Guns ‘N Roses
The defining musical style of the state of California largely depends on who you ask and what their allegiances are. Is it the West Coast hip-hop that came out of South Central LA in the late ’80s and early ’90s, which blended racial consciousness and gangsta rap in a way that’s never quite been duplicated since? Is it the SoCal punk scene, from X to Black Flag to the pop- and ska-tinged punk that dominated the ’90s? How about the Laurel Canyon sound that blended folk and rock, and spawned some of the greatest albums of the early ’70s? Or the classic rock of San Francisco’s Haight-Ashbury in the ’60s, as led by the Grateful Dead and Jefferson Airplane? Or maybe it was the dripping-with-excess hard rock and hair metal scene that took shape on the Sunset Strip throughout the 1980s. And what about The Beach Boys and the generations of surf-pop imitators they spawned? When we heard that Best Coast was releasing an album called California Nights this week, we got to thinking: What’s the quintessential California sound? Our list of quintessential California albums is an attempt — or 30 — to answer that …Read More
So much of what we see and react to through the screens in our hands and on our desks is based on the Real World — like, the place your feet touch the ground and everything. So, let’s talk about that. Coyotes’ feet are (again) touching the ground in the real world of New York City, believe it or not. It’s funny, the hysterics people exhibit when faced with the possibility of a — gasp! — coyote in their city. This really is the city built as a sanctuary from the real (read: natural) world, I guess.
As long as there’s been music, there have been unpleasant lyrical descriptions based on the subject’s gender — songwriters have long been relying on stereotypes and/or on demonizing the opposite sex as a way of expressing their pain and heartbreak and resentment and whatever else is troubling them. None of this, of course, means that doing so is anything less than obnoxious, so as an exercise in symmetry, over the next couple of days, we’re looking at both misogyny and misandry (because, y’know, that’s a real thing!) in music. First, then, the misogynist side of the …Read More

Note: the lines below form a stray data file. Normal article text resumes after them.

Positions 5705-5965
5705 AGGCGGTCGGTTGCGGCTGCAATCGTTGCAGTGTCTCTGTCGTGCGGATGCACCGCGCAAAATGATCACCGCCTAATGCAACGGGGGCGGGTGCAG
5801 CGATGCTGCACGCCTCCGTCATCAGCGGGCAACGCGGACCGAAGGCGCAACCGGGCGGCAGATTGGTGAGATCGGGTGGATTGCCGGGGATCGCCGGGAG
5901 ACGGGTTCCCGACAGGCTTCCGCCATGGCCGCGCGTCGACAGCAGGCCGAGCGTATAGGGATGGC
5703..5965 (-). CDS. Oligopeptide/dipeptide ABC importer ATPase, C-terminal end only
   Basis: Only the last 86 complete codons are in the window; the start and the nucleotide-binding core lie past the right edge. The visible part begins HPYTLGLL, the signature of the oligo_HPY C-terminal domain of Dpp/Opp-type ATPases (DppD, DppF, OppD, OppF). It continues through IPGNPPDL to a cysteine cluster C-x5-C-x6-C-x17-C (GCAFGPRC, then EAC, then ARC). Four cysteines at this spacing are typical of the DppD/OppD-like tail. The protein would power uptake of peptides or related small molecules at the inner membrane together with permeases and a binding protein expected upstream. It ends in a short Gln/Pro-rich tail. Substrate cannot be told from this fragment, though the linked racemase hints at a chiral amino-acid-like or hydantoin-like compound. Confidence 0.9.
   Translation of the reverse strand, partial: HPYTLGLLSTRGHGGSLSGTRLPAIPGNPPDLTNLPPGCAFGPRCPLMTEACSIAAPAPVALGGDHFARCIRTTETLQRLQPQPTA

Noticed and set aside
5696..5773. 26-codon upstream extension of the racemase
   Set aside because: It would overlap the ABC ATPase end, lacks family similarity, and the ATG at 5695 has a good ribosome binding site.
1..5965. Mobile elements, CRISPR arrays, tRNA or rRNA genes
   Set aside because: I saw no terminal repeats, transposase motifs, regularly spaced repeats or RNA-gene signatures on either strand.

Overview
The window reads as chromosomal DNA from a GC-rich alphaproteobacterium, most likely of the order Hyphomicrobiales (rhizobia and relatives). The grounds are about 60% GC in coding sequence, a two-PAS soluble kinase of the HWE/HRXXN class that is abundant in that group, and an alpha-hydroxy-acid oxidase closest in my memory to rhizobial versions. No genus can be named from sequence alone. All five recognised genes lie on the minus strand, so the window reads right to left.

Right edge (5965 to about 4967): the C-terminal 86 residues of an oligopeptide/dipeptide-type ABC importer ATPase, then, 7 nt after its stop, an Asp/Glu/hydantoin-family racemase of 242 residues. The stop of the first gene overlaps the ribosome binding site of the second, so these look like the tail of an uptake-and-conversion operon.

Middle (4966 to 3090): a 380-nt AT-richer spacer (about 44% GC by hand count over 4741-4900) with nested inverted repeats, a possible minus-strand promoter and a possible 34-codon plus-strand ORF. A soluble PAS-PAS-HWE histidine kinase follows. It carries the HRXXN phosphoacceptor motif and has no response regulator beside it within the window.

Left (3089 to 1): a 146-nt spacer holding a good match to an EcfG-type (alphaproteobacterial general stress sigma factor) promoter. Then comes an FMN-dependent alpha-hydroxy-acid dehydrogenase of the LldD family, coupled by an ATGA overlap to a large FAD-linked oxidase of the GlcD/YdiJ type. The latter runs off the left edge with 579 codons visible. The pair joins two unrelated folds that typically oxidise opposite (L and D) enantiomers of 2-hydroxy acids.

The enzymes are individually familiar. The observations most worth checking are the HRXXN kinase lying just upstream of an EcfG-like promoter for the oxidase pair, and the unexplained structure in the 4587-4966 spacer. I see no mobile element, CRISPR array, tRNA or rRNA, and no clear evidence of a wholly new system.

There’s an art to the album opener — it doesn’t necessarily have to be the best or most commercially appealing song on the record, but it needs to grab the listener’s attention. It’ll often also serve as an introduction to the themes and/or sound of the album in question, a sort of preview of to what’s to come. And so it is that at Flavorwire central, we’ve been having one of our unabashedly nerdy music conversations about what are, in our collective opinion, the best examples of the form. Here’s a bumper list of 50 to talk …Read More
The music nerd contingent at Flavorwire central recently got a-talking about our favorite debut single. The list is nearly endless, but once you start to think about it, picking out the best isn’t quite as easy as you might think — “Alison” wasn’t Elvis Costello’s first single, for instance, nor was “Take Me Out” Franz Ferdinand’s debut or “Unfinished Sympathy” Massive Attack’s. Of course, this discussion inevitably led to list-making, and here’s the result: our picks for the 50 best debut singles the world of music has to …Read More
Y’know what they say about buses — you wait forever for one, and then two turn up at once. So it has proven with Justin Timberlake albums, with the key difference that the albums that have arrived this year aren’t so much buses as a couple of those gigantic stretch limos from Aphex Twin’s “Windowlicker” video. Both volumes of his The 20/20 Experience are contenders for the most overlong and overblown albums of the year, which is a shame, because their predecessor — 2006’s Futuresex/Lovesounds — was a well-crafted, lean pop delight. Still, for all that it’s kinda self-indulgent, the Timberlake double-act still has a ways to go to rival some of the truly overblown and self-indulgent records people have made over the years. Behold: the hall of shame.